pizzicati of hosanna – new project

Pizzicati of Hosanna
“dead poets’ poems read by Nic Sebastian in English & other languages”

Reasons for this project – One: Whale Sound was all contemporary poetry, so poets’ reactions to recordings of their work, our desire to promote that work, and real-time interactions with poets were ever-present considerations. Pizzicati of Hosanna will only tackle work by dead poets, positing a fundamentally different paradigm for exploration.

Two: What’s it like to read poetry aloud for an audience in different languages? Without being any kind of real polyglot, I have a modest working knowledge of French, Spanish and Italian, and a fair ear, although I’ve never tried reading any non-English poetry aloud for an audience (in my view the best and quickest way to get deepest inside a poem). So here we are, stepping out as usual in bright hope & deep ignorance, accompanied by a battery of dictionaries, translation tools and pronunciation guides…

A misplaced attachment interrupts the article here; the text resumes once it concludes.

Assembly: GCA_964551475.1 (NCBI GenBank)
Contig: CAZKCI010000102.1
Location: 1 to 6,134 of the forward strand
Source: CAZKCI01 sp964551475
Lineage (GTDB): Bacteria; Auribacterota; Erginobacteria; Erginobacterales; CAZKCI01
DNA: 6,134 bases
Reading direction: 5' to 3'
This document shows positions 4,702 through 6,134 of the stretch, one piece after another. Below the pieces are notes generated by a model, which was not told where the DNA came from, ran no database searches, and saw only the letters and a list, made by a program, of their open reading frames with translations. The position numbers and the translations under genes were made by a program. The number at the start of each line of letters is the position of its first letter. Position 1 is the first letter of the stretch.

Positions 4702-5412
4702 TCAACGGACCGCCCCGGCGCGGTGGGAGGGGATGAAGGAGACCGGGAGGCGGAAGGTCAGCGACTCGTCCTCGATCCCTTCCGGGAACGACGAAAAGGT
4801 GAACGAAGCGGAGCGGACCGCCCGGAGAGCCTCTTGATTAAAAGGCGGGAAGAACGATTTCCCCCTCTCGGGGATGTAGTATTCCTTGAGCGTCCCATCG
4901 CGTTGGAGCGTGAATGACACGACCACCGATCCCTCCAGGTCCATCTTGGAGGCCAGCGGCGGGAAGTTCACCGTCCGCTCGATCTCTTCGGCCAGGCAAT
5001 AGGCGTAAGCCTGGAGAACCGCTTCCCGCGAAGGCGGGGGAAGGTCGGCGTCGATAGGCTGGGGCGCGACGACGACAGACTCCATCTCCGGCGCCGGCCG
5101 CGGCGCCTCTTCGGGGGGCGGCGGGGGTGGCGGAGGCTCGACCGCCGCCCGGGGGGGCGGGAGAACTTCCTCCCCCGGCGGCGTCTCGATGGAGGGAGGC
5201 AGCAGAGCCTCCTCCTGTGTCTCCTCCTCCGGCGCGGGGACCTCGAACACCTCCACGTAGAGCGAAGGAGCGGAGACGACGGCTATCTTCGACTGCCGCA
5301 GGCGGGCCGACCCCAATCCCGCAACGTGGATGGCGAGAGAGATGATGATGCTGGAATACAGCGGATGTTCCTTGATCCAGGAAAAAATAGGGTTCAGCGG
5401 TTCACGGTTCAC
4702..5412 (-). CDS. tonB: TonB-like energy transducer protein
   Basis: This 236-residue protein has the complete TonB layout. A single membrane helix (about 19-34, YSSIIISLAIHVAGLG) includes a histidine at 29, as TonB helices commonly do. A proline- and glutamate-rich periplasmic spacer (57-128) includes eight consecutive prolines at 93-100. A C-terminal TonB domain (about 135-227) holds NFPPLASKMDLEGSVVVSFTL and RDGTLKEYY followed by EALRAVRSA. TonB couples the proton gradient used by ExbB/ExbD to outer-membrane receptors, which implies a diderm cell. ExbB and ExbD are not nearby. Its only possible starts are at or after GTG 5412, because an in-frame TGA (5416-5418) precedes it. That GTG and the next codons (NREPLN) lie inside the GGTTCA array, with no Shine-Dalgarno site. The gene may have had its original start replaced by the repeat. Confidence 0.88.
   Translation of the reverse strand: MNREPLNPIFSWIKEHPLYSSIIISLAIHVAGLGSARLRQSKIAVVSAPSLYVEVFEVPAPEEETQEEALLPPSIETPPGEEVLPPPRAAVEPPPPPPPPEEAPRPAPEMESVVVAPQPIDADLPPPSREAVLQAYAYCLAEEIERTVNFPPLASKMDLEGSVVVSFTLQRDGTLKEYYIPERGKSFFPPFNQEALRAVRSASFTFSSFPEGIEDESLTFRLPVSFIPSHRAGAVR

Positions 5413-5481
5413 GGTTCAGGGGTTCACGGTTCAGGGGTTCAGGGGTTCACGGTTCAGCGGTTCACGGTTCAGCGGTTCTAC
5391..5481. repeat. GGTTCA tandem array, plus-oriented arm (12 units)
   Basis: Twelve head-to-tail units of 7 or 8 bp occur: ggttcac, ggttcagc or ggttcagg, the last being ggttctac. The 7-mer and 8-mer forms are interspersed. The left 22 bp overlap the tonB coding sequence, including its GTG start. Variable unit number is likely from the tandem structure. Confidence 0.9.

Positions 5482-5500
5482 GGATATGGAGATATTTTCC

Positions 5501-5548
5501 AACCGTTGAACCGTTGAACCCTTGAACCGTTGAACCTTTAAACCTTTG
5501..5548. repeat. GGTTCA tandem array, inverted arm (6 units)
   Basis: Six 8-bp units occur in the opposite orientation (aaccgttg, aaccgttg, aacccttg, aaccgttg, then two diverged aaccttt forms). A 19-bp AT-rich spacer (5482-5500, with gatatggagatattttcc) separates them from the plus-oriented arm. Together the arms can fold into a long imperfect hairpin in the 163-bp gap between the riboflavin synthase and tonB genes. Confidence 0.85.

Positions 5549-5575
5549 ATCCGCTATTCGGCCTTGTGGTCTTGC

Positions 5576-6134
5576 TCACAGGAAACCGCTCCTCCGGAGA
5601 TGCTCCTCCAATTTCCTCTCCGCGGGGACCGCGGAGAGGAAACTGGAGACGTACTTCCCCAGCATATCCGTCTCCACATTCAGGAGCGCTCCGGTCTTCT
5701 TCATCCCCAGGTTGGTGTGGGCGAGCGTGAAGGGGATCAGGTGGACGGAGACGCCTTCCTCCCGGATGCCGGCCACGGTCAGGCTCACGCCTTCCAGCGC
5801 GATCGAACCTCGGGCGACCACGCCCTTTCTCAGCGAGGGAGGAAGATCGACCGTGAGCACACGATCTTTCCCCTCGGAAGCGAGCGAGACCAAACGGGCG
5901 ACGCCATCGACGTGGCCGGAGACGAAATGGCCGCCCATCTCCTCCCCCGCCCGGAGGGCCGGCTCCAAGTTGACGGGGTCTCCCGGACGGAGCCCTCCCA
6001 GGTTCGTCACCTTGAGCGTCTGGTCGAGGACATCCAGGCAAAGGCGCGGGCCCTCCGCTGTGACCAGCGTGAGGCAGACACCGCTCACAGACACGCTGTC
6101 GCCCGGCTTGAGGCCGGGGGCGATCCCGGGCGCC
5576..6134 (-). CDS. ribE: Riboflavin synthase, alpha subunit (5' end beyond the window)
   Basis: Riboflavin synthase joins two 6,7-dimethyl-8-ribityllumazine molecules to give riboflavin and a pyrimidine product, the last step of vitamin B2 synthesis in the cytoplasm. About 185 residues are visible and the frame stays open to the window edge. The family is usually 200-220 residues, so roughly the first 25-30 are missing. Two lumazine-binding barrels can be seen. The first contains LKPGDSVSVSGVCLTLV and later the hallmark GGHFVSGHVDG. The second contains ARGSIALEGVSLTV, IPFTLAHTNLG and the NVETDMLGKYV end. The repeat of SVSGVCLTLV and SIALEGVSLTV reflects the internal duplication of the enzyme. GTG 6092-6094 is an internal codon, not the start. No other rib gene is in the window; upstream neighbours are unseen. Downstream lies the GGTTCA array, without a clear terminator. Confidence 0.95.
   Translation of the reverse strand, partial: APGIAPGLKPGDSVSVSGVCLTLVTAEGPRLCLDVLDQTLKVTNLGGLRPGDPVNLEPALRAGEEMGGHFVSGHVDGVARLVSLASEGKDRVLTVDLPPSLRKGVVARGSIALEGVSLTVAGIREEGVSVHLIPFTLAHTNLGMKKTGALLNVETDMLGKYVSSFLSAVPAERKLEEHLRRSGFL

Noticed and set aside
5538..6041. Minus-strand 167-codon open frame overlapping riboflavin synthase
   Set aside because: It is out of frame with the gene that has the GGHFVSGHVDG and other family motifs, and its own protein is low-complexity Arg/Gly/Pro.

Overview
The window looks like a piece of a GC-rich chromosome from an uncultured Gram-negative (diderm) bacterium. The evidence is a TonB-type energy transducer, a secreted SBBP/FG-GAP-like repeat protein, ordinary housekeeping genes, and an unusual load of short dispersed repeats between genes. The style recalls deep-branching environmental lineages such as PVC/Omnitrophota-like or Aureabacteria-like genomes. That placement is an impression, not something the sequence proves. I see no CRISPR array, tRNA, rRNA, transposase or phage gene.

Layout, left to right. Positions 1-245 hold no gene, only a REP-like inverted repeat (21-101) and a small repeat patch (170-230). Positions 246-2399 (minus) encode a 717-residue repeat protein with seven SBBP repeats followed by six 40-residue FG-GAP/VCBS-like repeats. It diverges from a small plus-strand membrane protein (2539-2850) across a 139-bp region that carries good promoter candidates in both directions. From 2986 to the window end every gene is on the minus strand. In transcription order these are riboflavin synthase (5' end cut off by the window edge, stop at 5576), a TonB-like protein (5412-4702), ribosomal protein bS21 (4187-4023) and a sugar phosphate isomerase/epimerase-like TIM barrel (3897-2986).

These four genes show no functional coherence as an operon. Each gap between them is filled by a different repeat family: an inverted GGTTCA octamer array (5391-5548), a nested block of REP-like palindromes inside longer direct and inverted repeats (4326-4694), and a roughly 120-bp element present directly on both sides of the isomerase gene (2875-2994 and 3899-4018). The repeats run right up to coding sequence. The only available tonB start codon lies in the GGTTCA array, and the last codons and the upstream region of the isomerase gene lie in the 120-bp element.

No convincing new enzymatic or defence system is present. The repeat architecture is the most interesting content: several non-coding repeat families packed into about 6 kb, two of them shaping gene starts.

Published by

Nic Sebastian

Nic is the author of Forever Will End On Thursday and Dark And Like A Web. She founded the now-archived Whale Sound site and is co-founder of The Poetry Storehouse. Nic blogs at Very Like A Whale and Voice Alpha.

7 thoughts on “pizzicati of hosanna – new project”

  1. Titles already up at the site:

    ‘Meeting-house Hill’ by Amy Lowell
    ‘L’Approdo’ di Primo Levi
    ‘Elle était déchaussée, elle était décoiffée’ de Victor Hugo
    ‘Anche tu sei l’amore’ di Cesare Pavese
    ‘Jabberwocky’ by Lewis Carroll
    ‘Yo persigo una forma’ de Rubén Darío
    ‘Forse il cuore’ di Salvatore Quasimodo
    ‘Large Red Man Reading’ by Wallace Stevens
    ‘Spleen’ de Charles Baudelaire
    ‘Peter Quince at the Clavier’ by Wallace Stevens
    ‘Very Like A Whale’ by Ogden Nash
    ‘Fábula de la sirena y los borrachos’ de Pablo Neruda
    ‘Song of Solomon’ – King James Version
    ‘Les Pas’ de Paul Valéry
    ‘Hope is the thing with feathers’ by Emily Dickinson
    ‘Landscape with the Fall of Icarus’ by William Carlos Williams
    ‘New Year’s Eve’ – Thomas Hardy

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